EY: UK IPO activity to surge in 2021



Mike Timmins

Competition for investment is set to intensify after the London Stock Exchange (LSE) closed last year with a flourish of activity, which is predicted to continue in 2021, according to EY’s latest market tracker IPO Eye.

After a subdued first half in 2020, in Q3 we saw the re-emergence of IPO activity, followed by a significant uptick in Q4. In the final quarter of the year, the main market had 17 IPOs raising £3.4bn (including a single issuance under the London Shanghai Stock Connect program raising £155m), compared with three in Q3 raising £3.3bn.

Activity also accelerated on AIM with 10 IPOs in the quarter raising £192m, compared with three in Q3 raising £76m.

In total, 40 IPOs listed in London in 2020 – 25 on the Main Market (including three via the London Shanghai Stock Connect program) and 15 on AIM – a total increase of 11% when compared to 2019 (36 listings). This brings total funds raised through IPOs last year - on both markets and all routes - to £9.4bn, representing a year-on-year increase of 31% from £7.2bn.

Mike Timmins, Scottish EY IPO leader, comments: “Building on the momentum that we saw in Q3 last year, the LSE successfully weathered the challenges brought by COVID-19 and bounced back in the final quarter of 2020. As well as IPOs, the markets have supported existing issuers through some of the most difficult economic times in recent history, with more follow-on capital raised in any year since 2009.

“It’s also promising to see a quarter of total funds raised in 2020 attributed to technology IPOs. These are likely to become increasingly prominent with FinTech, Tech and BioTech sectors, which are expected to be key growth drivers for the IPO market in the future.

“Looking to the year ahead, we can expect 2021 to be a very strong year for the UK IPO market. The successful issue and subsequent share price performance of Linlithgow-based Calnex is a great example for other Scottish businesses to follow. An uptick in IPO activity may well intensify the competition for investors’ attention, placing greater emphasis on preparing early for IPO and strategic profile raising with investors. Confidence is expected to continue building with the Brexit deal now giving clarity around the future relationship with Europe and the roll out of COVID-19 vaccinations.”

At the end of 2020, the LSE maintained its third position behind the US and Chinese markets for funds raised, both in the final quarter and in the full year to date.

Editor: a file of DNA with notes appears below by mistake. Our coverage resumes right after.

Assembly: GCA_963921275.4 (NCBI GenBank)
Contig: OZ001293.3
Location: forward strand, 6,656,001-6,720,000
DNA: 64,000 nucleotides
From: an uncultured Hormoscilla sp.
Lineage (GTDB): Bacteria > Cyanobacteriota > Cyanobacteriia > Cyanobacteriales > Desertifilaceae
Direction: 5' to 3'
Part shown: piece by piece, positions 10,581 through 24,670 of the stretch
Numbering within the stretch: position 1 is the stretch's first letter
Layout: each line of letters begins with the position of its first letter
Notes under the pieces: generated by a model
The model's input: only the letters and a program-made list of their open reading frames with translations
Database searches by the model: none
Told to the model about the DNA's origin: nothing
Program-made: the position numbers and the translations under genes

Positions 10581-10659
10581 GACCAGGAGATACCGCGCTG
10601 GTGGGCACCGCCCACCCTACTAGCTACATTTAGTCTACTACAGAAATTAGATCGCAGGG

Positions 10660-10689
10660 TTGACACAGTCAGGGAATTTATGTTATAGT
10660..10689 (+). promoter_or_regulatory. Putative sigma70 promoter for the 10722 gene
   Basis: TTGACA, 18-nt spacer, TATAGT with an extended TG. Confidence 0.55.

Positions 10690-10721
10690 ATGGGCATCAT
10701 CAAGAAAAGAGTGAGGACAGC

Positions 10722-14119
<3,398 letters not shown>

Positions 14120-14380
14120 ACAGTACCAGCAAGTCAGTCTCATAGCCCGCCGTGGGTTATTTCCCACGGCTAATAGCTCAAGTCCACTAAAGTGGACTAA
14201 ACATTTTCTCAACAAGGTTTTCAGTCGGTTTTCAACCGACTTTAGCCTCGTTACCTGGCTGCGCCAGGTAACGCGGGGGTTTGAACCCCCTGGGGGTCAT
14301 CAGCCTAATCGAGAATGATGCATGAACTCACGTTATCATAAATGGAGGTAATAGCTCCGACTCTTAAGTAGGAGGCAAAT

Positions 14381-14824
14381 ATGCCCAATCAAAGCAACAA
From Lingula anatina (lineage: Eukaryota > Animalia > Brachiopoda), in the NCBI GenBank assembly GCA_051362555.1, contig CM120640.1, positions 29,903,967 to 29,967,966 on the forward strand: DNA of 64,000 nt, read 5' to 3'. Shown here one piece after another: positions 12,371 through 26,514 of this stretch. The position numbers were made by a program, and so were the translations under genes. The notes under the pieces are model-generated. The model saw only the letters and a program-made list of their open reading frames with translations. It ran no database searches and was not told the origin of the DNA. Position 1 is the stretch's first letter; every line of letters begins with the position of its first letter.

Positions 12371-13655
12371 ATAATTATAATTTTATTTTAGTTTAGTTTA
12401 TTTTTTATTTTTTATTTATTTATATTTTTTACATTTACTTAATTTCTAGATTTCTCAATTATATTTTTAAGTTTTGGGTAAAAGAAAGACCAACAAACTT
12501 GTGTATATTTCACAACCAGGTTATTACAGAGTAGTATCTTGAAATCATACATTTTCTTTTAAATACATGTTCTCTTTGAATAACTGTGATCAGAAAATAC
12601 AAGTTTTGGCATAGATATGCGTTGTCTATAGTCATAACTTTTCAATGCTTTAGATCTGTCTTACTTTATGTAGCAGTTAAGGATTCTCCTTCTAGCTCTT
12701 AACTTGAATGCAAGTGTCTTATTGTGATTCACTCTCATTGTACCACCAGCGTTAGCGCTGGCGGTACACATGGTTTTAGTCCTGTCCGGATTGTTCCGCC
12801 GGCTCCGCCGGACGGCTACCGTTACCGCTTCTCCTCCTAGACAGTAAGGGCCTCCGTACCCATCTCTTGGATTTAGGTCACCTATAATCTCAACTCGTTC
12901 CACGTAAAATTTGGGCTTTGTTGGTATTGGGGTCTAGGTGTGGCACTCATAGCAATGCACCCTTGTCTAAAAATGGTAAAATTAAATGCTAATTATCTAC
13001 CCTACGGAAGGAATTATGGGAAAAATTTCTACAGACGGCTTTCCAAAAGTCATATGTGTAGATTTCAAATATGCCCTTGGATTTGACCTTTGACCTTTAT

In addition, more than 40% of total capital raised by commercial companies in Europe in 2020 through IPOs was on the London markets, demonstrating the continued preeminence of the London markets in Europe. Technology IPOs raised more than 25% of the total funds raised in 2020, no doubt fuelled by the impact of COVID-19, contributing largely to market activity in London.

Follow-on activity was again strong in Q4 2020 with existing issuers raising circa £15bn, bringing the annual total to over £40bn – the largest total since 2009 in the aftermath of the financial crisis. Despite the return of lockdown restrictions, the appetite for IPOs is predicted to increase through 2021, although this may have the effect of pushing some IPOs back to later in the year.

Mirroring the activity seen in the LSE, global IPO activity continued at a pace following COVID-19 restrictions earlier in the year. Preliminary findings from the EY Global IPO trends report (due to be published on January 20, 2021) show that in Q4, exchanges witnessed just under 500 deals with more than $100bn of proceeds.

In the full year, exchanges around the world posted over 1,350 IPOs with proceeds totalling over US$250bn - 19% and 29% higher, respectively, than 2019.

The Nasdaq led the way in terms of proceeds for the full year, driven by significant US technology IPOs. In terms of overall deal volumes, the Shanghai exchanges were in the lead.

Helen Pratten, strategy and transactions partner, added: “IPO pipelines are healthy and given the performance in the second half of 2020, we are expecting a busy first half and beyond for the capital markets. No doubt there will be challenges ahead in 2021 but the markets in 2020 have been resilient to the continuing COVID-19 situation and while there is a new strain, vaccines are already in roll-out.”

Tags: EY



Related posts